GSoC 2024 Project Idea 18.3 Replace Brian’s just-in-time compilation mechanism (350 h)

Brian is a clock-driven spiking neural network simulator which is easy to learn and use, highly flexible and easy to extend. It is written in Python and allows describing and running arbitrary neural and synaptic models without having to write code in any other programming language. It is built on a code-generation framework that transforms the model description into efficient low-level code. In Brian’s “runtime mode”, the generated code can interact with Python code by accessing the same data structures in memory. To make this work seamlessly, Brian makes use of Cython. This approach comes with two major disadvantages: 1) Cython compilation is slow (it generates a lot of code for error checking, etc.). For Cython, this is not a big downside, since it is commonly used to compile libraries once, but for Brian it matters since it needs to compile dynamically generated code frequently 2) We need to maintain a third code generation target besides Python and C++, with small but non-trivial differences to both of them.

The aim of this project is to:

  • Replace the Python data structures that are currently used from within Cython code (dynamic arrays and the “spike queue”) by C++ equivalents
  • Research solutions to call the compiled C++ code from Python and make it directly access the memory in the shared data structures storing the simulation variables. This could build upon existing just-in-time compilation technologies such as numba, or a package such as scipy-weave.
  • Implement the above solution, and refactor the current code to make use of it.

Skill level: Intermediate/Advanced

Required skills: Python, C++

Time commitment: Full-time (350 h)

Lead mentor: Marcel Stimberg (

Project website:

Backup mentors: Dan Goodman (

Tech keywords: Python, C++, compilation, JIT

Good afternoon from California @mstimberg @d.goodman !

My name is Min Goo, and I recently graduated with a Bachelor’s degree in Mathematics and Computer Science from UC Berkeley in December. I have industry experience in software development, but as I have not participated in open-source contributions, I hope to take GSoC as an opportunity to contribute to theoretical natural sciences with my technical skillsets.

From the list of INCF’s projects, improving Brian’s JIT implementation was most aligned with my interest as my previous experiences dealt with improving user experience by adding backend APIs and optimizing service flows.

I have started delving into Brian’s documentation, particularly the User’s guide and Developer’s guide. If there are any additional resources or specific areas you recommend, I would greatly appreciate your guidance. I look forward to discussing how I can contribute to this project!

Hello @mstimberg @d.goodman.

I am Arnav Luhadiya, a 2nd year undergrad at SRM Institute of Technology. I feel this project is a good fit for me since I am well versed with data structures and algorithms (I won a gold medal at Indian National Olympiad of Informatics). I have started to try to understand the codebase on the GitHub repository. I would be extremely grateful for your advice regarding resources and ways to contribute to the project.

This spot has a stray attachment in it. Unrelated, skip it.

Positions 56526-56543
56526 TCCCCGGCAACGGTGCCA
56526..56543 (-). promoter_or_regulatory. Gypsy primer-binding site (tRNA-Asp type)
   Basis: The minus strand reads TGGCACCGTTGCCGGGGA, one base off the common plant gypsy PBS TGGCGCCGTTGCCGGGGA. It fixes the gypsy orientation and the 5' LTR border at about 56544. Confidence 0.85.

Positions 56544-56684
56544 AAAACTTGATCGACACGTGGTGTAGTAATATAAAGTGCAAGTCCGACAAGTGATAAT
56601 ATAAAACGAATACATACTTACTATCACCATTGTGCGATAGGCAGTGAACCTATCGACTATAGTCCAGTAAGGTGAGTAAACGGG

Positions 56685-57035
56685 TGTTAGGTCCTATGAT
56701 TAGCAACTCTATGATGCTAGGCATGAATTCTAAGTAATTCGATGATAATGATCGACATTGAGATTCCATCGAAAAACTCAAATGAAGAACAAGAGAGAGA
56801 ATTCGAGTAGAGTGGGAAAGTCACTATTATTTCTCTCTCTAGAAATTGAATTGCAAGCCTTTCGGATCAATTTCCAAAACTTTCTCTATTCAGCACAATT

Dear @matcha, dear @arnav_luhadiya, many thanks for your interest in the project. This project is a bit different from the others we propose, in that there will be a significant “exploratory” component where we figure out what the best approach will be. Therefore, in addition to getting an idea of how Brian works, it would be good to get an overview of existing solutions to interface C/C++ and Python (Cython, ctypes, cffi, …). Regarding the way Brian’s runtime code generation currently works with Cython, I invite you to run the code posted below. It will simulate a (very simplified and not very interesting) neuron model and record its activity over time. You can find its generated code in the directory that gets printed out. Hopefully that should give you a bit of an idea of what the generated code looks like at the moment, and how it links between Python and Cython/C++. Don’t hesitate to ask any questions you will most likely have about this.

from brian2 import *
from brian2.codegen.runtime.cython_rt.extension_manager import get_cython_cache_dir

    clear_cache("cython")  # Just to make sure that we start with a clean slate
except Exception:
    pass  # there might be nothing to clear = "cython"
prefs.codegen.runtime.cython.delete_source_files = False

# A not-so-interesting example of a neuron simulation
neurons = NeuronGroup(10, "dv/dt = -v / (10*ms) : 1", method="exact")
neurons.v = "rand()"
state_monitor = StateMonitor(neurons, "v", record=True)


print("Generated code in:", get_cython_cache_dir())

# Just to show that the simulation worked
plt.plot(state_monitor.t/ms, state_monitor.v.T)

Please also see our general guidelines for GSoC applications here: GSoC 2024 | The Brian spiking neural network simulator

:postal_horn: Dear prospective candidates, please be aware that the submission deadline for application proposals is Apr 2nd. Unfortunately (well, not for me :wink: ), I will be away for a break over the Easter weekend and can therefore not give extensive feedback close to the deadline date. Please send me a draft before Wed 27th for detailed feedback. I will still be reachable after that date, but most likely not be able to look into your document in detail. Thanks for your understanding and happy proposal writing :blush: ! :postal_horn: